By Manny Randhawa
DENVER -- "I know I'm not the best hitter in the game."
Nolan Arenado is realistic about his place among baseball's elite. When he hears the chants of "MVP, MVP!" from the Coors Field crowd after a dramatic home run, he takes it in stride, well aware of what playing in his home ballpark means for his chances to win the award.
"That's for other people to decide," Arenado says. "But I'm getting better."
And that's what we should understand about Arenado: He's getting better, and the National League MVP Award aura surrounding him is extraneous as far as he's concerned.
At age 26, Arenado is proving he's not simply a product of his environment, a hitter benefiting from the altitude and acreage of Coors Field.
The MVP chants and the debate in baseball circles over whether Arenado is over- or underrated, which take into account his incredible defensive prowess at third base, only apply more external pressure on him to perform in a way that should satisfy the Coors detractors. And yet, he's doing just that.
In 2016, Arenado's home-road splits were stark: At Coors field, his weighted runs created plus statistic was 132, whereas on the road, it was 116. His expected weighted on-base average at home, per Statcast™, was .375; on the road, it was .328.
So far in 2017, he's raised the wRC+ away from Coors to 125 as the Rockies open a road trip in Cleveland on Tuesday. He's also raised the xwOBA by 30 points, to .358. That's 10 points better than his home xwOBA this season.
"Obviously it hurts me that I play [at Coors Field], and people kind of dog me for that," Arenado said. "But I've done a pretty good job of driving runs in the last three years. I feel like I've made adjustments."
Arenado has cut his ground-ball rate on the road by nearly 10 percent over last season, dropping it from 37.9 percent to 28.6 percent, tied for eighth-lowest in baseball with the Royals' Salvador Perez. Many of those balls in play have found their way into the fly ball category, where Arenado has increased his percentage from 44.5 to 49.2.
In 2016, 25 of Arenado's 41 homers came at Coors Field. This season, 11 of his 25 homers have been hit on the road.
"I think at the end of the day, the last thing I'm trying to do is be a singles hitter," Arenado said. "I'm still gonna drive in runs, and I know I can do that on the road, also. So no need to change who I am. There have been times in the past where I was just trying to get base hits here and there, but now I'm not afraid of letting it eat like I should."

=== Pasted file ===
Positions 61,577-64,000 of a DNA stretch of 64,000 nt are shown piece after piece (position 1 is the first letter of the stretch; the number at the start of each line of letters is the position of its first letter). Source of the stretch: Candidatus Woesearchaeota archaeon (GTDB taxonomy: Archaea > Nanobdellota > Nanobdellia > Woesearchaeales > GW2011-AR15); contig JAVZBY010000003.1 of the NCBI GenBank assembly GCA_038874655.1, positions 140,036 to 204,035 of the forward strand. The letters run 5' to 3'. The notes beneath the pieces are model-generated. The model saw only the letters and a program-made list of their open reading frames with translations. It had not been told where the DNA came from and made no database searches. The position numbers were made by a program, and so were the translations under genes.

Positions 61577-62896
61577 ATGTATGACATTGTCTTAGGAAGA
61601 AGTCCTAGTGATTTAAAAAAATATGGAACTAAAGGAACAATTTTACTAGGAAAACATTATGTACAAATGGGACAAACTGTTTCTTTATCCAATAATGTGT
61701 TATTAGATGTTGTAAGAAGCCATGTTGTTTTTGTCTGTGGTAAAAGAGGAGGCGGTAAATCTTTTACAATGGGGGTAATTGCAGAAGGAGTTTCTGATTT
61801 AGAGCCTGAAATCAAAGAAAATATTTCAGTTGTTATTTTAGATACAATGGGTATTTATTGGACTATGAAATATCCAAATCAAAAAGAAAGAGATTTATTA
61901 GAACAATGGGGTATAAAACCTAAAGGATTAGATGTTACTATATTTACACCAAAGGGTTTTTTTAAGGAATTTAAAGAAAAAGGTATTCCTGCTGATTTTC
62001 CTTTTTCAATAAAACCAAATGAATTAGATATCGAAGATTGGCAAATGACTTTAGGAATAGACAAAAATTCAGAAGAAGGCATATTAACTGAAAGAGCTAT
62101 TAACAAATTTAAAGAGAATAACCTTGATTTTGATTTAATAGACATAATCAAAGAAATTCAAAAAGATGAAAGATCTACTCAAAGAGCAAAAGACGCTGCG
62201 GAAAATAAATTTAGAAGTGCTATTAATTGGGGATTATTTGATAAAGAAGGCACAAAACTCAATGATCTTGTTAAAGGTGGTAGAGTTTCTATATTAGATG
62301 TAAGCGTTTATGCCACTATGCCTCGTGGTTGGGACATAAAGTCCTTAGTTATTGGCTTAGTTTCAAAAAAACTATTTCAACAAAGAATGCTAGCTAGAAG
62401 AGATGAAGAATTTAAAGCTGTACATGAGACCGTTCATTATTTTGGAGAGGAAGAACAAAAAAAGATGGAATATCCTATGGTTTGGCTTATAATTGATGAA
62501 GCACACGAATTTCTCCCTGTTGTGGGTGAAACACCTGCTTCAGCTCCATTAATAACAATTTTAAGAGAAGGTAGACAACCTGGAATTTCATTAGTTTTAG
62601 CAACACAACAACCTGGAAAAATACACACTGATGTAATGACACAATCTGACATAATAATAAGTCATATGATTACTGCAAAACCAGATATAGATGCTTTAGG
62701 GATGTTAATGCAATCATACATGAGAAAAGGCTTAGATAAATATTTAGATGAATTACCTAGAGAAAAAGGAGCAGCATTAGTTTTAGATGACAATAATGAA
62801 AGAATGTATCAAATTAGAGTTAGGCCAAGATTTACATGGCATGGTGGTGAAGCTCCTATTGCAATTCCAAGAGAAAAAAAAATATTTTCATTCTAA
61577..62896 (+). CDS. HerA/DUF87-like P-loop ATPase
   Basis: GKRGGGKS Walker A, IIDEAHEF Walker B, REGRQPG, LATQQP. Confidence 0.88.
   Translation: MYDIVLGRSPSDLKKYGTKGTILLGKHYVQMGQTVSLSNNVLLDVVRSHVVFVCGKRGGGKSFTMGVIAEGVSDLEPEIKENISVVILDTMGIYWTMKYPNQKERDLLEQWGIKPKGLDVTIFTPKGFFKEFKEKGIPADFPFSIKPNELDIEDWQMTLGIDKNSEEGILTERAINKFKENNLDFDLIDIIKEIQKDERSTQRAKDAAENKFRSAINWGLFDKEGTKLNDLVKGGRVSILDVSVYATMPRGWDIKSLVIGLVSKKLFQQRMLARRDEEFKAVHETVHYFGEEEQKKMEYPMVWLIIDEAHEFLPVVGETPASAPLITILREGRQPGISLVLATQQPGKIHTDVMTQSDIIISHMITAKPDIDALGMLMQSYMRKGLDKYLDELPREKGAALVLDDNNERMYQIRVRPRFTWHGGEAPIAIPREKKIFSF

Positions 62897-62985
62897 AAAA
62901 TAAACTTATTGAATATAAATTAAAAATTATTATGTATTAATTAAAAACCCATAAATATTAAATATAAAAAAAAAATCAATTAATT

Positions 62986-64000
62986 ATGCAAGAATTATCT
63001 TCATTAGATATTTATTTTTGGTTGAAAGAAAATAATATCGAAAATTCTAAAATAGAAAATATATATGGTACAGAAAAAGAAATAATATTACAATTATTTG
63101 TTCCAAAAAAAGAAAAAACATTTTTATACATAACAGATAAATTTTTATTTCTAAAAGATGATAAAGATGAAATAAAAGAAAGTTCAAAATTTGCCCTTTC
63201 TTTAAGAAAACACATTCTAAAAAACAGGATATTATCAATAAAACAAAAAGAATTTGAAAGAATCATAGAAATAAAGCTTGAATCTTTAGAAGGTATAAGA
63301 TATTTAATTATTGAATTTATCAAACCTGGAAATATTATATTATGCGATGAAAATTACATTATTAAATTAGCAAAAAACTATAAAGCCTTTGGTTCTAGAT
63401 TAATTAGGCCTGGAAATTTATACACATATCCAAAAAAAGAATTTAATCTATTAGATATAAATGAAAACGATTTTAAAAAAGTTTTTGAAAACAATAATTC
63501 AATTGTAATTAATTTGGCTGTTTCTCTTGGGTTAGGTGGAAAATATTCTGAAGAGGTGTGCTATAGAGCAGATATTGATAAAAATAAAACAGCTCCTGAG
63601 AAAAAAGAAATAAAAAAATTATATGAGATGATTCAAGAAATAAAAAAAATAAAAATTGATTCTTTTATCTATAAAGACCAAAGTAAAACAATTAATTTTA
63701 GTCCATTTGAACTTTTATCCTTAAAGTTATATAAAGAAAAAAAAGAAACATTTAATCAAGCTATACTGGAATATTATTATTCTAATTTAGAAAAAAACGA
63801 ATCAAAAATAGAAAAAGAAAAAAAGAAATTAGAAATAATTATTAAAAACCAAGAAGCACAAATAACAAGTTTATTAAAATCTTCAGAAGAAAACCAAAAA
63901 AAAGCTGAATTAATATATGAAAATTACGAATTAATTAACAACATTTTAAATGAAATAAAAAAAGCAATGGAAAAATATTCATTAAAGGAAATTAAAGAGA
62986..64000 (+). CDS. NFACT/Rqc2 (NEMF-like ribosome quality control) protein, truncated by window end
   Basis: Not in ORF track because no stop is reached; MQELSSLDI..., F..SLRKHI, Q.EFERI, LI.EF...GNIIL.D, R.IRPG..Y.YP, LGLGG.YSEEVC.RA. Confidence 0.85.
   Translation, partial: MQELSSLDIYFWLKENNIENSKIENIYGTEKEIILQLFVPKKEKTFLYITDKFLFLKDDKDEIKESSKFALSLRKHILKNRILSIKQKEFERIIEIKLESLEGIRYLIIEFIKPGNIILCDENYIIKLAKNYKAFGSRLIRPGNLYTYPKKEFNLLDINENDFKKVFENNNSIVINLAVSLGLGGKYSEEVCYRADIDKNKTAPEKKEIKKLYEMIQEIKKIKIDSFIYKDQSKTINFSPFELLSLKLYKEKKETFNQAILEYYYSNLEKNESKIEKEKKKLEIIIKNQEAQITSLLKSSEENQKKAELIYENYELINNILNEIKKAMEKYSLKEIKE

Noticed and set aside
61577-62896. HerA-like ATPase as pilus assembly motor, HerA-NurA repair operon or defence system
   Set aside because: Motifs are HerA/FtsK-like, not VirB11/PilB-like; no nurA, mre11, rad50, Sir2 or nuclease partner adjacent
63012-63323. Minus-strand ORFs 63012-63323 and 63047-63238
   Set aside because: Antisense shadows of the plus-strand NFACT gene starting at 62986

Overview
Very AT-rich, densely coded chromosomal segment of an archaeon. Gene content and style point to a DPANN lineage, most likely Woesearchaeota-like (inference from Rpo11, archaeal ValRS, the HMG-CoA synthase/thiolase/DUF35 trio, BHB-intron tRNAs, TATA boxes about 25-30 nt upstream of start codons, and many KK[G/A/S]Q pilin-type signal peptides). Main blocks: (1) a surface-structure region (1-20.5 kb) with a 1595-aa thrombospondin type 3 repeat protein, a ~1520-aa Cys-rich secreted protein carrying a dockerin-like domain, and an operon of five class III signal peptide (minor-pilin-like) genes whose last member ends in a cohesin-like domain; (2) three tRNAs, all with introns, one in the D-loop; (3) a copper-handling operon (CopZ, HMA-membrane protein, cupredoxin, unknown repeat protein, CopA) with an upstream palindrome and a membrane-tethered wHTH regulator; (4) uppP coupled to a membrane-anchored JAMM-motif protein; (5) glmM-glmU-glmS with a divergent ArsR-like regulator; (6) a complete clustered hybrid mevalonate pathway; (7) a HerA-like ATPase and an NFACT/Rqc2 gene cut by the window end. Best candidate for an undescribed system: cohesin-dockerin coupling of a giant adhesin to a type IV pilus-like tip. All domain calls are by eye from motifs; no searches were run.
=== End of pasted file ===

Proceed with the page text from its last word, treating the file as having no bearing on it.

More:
"Letting it eat" explains the jump in road xwOBA. Arenado had 31 extra-base hits away from Coors in 2016. So far in 2017, he already has 29. It also explains Arenado's heat map of balls in play on the road, which has changed drastically from last season.
Arenado has a good chance of finishing in the top five when it comes to National League MVP voting this season. And while many voters grapple with the Coors Field effect in Arenado's case, many also give heavy consideration to how an MVP candidate performs in high-leverage situations.
In that respect, Arenado has been outstanding in 2017. In terms of win probability added, his 3.77 is second in the Majors only to Bryce Harper's 4.35.
Nonetheless, given the type of seasons Harper, Paul Goldschmidt, Corey Seager, Joey Votto and others are putting together, it's an uphill climb for Arenado.
So maybe it's time to ask a different question: How many MVP Awards will Arenado win in the years to come? Because the way he approaches his craft amid the debate over his value as a player suggests that it's not a matter of "if," but "when."
"I see guys like Goldschmidt and those guys -- Goldschmidt's like my hero, and he's just as deserving of MVP as anyone I've ever seen," Arenado said. "He's gotten better every year. He's someone I want to be like."
Arenado hasn't yet reached his prime. The four Gold Glove Awards, the three All-Star appearances, the 136 homers -- all of it has preceded his 27th birthday. He's still growing into what he's going to become. So if he falls short of being named the NL MVP this season, just remember what he said:
"I'm getting better."
Manny Randhawa is a reporter for MLB.com and contributor to Sports on Earth. You can follow him on Twitter @MannyOnMLB.